Perrin is a big, big producer in France's Rhone valley, hundreds of thousands of cases big. This is their "Nature" wine, made from organically grown grapes predominantly from the Southern Rhone river valley. It's another $10 value from a critically acclaimed vintage. The Perrin pours a dark purple with a bit of violet towards the edges, it looks very much alive and full of personality. I liked the whiffs of leather and crushed red fruit along with a good hit of bittersweet chocolate. I enjoyed the balanced ripeness, crushed white pepper, earth, and firm tannin. The word of the day for the 2009 Perrin Nature: "rustic". Some rough edges yet a deliciously different $10 bottle of wine. B, BUY recommendation.
2009 Vitiano Cabernet Sauvignon/Sangiovese Italy
This is a Leonardo Locascio selection, Mr. Locascio being a guy who brings in a lot of good quality Italian wine. Clocking in at 13% abv, it's what I would term a "Super Tuscan" red wine. The color is dark, vibrant red that's nearly opaque, perhaps a tribute to the cabernet sauvignon in this blend. I smelled ripe cherries, almost overripe to the point of being like cough syrup. Cedar and spice, red licorice and a bit of brettanomyces to round out this rustic red. Very smooth initially with firm tannins carrying heavy red fruit through the entire taste. Barest hint of a snappy red currant too, but very easy drinking wine if somewhat simplistic. This is rustic Italian red wine, best enjoyed with grilled eggplant or a meat lovers pizza. Thin crust please. B-. Pass recommendation.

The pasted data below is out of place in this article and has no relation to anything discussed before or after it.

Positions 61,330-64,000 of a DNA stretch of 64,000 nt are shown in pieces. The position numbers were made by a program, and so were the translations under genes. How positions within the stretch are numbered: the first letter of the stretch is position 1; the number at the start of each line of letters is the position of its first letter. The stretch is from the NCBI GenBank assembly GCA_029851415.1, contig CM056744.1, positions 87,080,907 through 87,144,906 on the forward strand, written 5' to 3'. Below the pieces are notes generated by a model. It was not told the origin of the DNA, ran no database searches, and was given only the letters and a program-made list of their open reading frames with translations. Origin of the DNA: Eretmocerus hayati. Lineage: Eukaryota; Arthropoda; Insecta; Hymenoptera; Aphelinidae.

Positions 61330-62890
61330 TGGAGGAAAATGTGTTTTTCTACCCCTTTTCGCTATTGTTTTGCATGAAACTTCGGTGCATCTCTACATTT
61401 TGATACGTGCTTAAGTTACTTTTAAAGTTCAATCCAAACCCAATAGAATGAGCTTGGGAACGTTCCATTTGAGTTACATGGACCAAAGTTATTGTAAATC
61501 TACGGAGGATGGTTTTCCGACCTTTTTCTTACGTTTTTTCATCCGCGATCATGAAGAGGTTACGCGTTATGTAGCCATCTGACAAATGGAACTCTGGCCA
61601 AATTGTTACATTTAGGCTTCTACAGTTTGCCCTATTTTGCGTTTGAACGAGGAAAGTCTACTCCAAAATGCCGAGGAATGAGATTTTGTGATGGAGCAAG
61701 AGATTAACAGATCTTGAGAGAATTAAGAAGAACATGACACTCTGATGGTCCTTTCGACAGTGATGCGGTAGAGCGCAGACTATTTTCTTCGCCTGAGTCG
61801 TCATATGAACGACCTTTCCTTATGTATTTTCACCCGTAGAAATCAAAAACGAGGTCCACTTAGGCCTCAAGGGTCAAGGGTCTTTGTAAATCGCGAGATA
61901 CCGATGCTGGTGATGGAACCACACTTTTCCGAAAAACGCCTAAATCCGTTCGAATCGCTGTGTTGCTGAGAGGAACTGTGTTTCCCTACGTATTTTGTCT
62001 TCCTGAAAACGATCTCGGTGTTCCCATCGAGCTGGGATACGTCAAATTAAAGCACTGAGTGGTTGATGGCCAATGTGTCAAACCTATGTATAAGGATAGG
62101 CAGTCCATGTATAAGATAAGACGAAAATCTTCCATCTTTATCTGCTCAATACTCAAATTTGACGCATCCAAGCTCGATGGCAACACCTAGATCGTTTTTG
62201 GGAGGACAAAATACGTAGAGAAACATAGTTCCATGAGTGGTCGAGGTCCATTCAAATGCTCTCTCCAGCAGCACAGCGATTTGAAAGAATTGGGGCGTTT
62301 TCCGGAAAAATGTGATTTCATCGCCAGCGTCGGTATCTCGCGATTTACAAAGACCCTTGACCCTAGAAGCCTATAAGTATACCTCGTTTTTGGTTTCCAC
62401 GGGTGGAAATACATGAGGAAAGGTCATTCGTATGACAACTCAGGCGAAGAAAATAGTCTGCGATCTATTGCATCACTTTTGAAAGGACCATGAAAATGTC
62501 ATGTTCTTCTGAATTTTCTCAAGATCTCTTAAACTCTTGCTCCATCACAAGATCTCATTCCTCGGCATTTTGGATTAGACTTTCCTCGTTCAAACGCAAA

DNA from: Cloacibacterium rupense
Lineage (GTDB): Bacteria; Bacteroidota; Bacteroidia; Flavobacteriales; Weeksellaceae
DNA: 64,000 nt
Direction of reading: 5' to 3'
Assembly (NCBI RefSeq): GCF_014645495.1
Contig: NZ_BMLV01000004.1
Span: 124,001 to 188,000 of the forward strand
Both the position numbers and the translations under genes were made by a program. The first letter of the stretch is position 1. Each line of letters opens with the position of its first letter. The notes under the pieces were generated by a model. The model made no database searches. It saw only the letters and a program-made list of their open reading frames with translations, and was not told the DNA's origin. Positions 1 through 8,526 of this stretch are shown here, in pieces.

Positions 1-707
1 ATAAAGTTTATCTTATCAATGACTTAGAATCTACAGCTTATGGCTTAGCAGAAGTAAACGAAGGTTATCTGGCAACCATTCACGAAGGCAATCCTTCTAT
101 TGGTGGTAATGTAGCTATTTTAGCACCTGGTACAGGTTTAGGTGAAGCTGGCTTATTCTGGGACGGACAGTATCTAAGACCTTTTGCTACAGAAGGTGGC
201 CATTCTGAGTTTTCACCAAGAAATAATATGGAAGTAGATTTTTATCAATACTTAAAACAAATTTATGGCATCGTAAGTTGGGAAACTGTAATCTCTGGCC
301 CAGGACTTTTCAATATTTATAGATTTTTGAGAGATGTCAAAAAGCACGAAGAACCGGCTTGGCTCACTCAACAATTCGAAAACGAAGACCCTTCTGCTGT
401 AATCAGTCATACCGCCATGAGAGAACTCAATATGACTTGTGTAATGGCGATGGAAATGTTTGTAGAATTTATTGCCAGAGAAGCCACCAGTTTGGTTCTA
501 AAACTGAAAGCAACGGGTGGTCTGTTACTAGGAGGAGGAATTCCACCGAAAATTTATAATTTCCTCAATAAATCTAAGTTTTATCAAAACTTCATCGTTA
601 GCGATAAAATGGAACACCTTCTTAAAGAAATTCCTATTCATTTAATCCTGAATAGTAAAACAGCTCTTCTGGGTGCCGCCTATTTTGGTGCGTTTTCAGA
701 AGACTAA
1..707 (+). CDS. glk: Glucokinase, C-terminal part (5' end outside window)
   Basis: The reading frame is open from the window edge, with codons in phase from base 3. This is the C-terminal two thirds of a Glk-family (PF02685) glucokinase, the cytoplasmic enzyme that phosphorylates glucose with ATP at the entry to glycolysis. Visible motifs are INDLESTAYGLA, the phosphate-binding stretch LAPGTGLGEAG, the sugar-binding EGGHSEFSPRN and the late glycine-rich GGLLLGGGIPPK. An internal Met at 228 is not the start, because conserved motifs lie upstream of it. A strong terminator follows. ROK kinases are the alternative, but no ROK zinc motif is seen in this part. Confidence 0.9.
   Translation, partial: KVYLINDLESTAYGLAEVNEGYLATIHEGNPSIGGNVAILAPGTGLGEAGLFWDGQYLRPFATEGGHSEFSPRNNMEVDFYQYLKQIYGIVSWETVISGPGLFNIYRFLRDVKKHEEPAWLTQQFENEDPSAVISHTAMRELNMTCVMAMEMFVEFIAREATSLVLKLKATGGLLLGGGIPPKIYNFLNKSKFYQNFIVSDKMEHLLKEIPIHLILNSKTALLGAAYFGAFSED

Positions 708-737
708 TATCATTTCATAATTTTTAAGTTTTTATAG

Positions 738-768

2009 Altovinum Evodia Old Vine Garnacha Spain
From 100 year old grenache vines comes a ripe, rich, big, fruit bomb of a wine. That is just what is needed on a summer day with your buddies, standing around a hot grill of awesomely charred meat. Evodia does age the wine in oak for a bit, tempering some of the acidity and tannin from the grenache, and enhancing the mouthfeel. I was assaulted (in a good way) by ripe plum, blackberry, and red currants, hints of cooking spice, a touch of green herbs and some warm oak. Perhaps my favorite of the Whole Foods Top Ten Wines lineup, the 2009 Altovinum Evodia is begging to be paired with a chunk of mancego cheese, or better yet, a thick burger with bacon and a chunk of mancego cheese! See where I'm going with this?! B, STRONG BUY recommendation.
During my exhaustive research, I tasted through each wine at least twice, over a minimum of two days, this helped me gain impressions that might not have been there on the first day. The exception to this was the NV Moscato, which had lost all it's bubbles after the first night and was rendered into sweet, gross, fermented grape juice rather quickly. As such, the notes on that wine are from the first day only.
For the red wines, I opened each one about two hours before I tasted them, then poured each red wine through a Vinturi. When I tasted the white wines, I removed them from the refrigerator about one hour before tasting, to allow each bottle a chance to warm up a few degrees and therefore allow the taster (me) a better idea of the wine's acid and sugar levels.
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These wines were media samples for review purposes.